At a forum between candidates of the Social Workers Registration Board election, a candidate said that the China Liaison Office called him and asked if he needed help in the election, after a news report labelled him as a member of the pro-Beijing business association.
The comment from Chu Cheong-hay raised suspicions that the China Liaison Office may have been interfering the statutory body’s election.
The election will choose eight out of 23 candidates to be members of the board, which include some high profile candidates like Ken Tsang Kin-chiu, who is running with seven others from the Hong Kong Social Workers’ General Union (HKSWGU).
At the forum on November 29, Chu was asked about his political affiliation, citing a news report that labelled him as a member of the pro-Beijing Hong Kong Federation of Commerce for Small and Medium Enterprises, Apple Daily reported. In response, Chu said that the federation was only a small district organisation. He said he stands for the same values of justice that social workers seek and he is not pro-Beijing.
“Because of the article, a person from the China Liaison Office called me instantly asking ‘do we need to help you get votes?’,” he added.
Chu said he knew the China Liaison Office person because of his previous work as the Associate Dean of the Caritas Institute of Higher Education. He refused to name the individual, but said that he was not part of the pro-Beijing camp: “I cannot answer why the person did that.”
HKSWGU candidate Lun Chi-wai told Apple Daily that mainland Chinese students registered as social workers in Hong Kong after graduation often vote for the pro-Beijing camp.
“Chinese authorities have their contacts in Hong Kong. They may be required to vote as per order,” Lun said. Although Lun did not know the exact number of mainland Chinese social workers in Hong Kong, he was worried about the election if local social voters came out to vote to create a high turnout.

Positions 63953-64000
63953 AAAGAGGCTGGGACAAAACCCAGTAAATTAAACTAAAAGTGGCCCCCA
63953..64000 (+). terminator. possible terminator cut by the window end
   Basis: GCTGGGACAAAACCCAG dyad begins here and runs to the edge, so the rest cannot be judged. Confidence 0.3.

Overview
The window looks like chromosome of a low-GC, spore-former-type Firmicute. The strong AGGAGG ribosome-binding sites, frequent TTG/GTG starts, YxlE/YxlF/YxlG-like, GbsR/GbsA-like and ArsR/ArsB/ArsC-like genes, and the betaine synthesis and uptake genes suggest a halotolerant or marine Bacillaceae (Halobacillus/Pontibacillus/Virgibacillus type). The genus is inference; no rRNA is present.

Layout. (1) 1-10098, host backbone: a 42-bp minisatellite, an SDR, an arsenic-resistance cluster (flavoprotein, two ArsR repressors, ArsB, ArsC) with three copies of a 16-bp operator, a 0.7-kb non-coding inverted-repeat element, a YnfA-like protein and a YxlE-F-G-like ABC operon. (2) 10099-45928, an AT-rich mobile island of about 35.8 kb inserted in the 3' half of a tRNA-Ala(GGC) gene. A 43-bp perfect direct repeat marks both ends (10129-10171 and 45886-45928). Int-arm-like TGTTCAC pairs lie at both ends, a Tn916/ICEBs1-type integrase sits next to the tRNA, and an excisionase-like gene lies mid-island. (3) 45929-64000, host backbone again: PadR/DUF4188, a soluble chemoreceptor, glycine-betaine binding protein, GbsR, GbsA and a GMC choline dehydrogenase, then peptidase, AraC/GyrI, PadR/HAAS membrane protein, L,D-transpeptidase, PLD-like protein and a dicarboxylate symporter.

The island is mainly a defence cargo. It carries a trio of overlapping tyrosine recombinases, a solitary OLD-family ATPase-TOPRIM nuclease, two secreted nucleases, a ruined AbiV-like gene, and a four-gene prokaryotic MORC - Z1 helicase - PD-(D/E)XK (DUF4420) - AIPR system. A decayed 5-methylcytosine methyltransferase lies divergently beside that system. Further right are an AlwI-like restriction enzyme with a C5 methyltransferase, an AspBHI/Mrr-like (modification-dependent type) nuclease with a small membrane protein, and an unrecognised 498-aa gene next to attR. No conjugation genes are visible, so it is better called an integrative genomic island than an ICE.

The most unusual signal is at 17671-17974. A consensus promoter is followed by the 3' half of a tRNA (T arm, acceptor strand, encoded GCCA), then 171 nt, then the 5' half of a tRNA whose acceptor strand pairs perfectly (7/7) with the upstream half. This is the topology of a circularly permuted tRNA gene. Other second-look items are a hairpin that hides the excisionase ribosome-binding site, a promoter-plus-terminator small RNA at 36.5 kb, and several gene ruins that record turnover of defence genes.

Shiu Ka-chun, who was host at the Admiralty main stage during last year’s pro-democracy Occupy protests, told the newspaper that he was shocked about China Liaison Office’s interference in the election. He urged social workers to vote as the turnout rates were often between 15 and 20 percent.
“Do not let people affiliated with Beijing use their power to punish those social workers who joined civil disobedience movements or exercised their civil rights,” Shiu said.
Shiu added that he suspects candidates Chan Yee-fei, Anita Au Kit-ying and Yu Sau-chu to be pro-Beijing camp candidates.
Yu Sau-chu told the newspaper that no one from the China Liaison Office contacted her. Yu is a committee member of the All-China Women’s Federation Hong Kong Delegates Association, which signed a petition against the Occupy protests.
Chan Yee-fei said that he never won in the election, and that the New Home Association he works in serves new immigrants, and he must meet officials from China. He was worried someone was trying to politicise an internal election.
The election will run until December 12.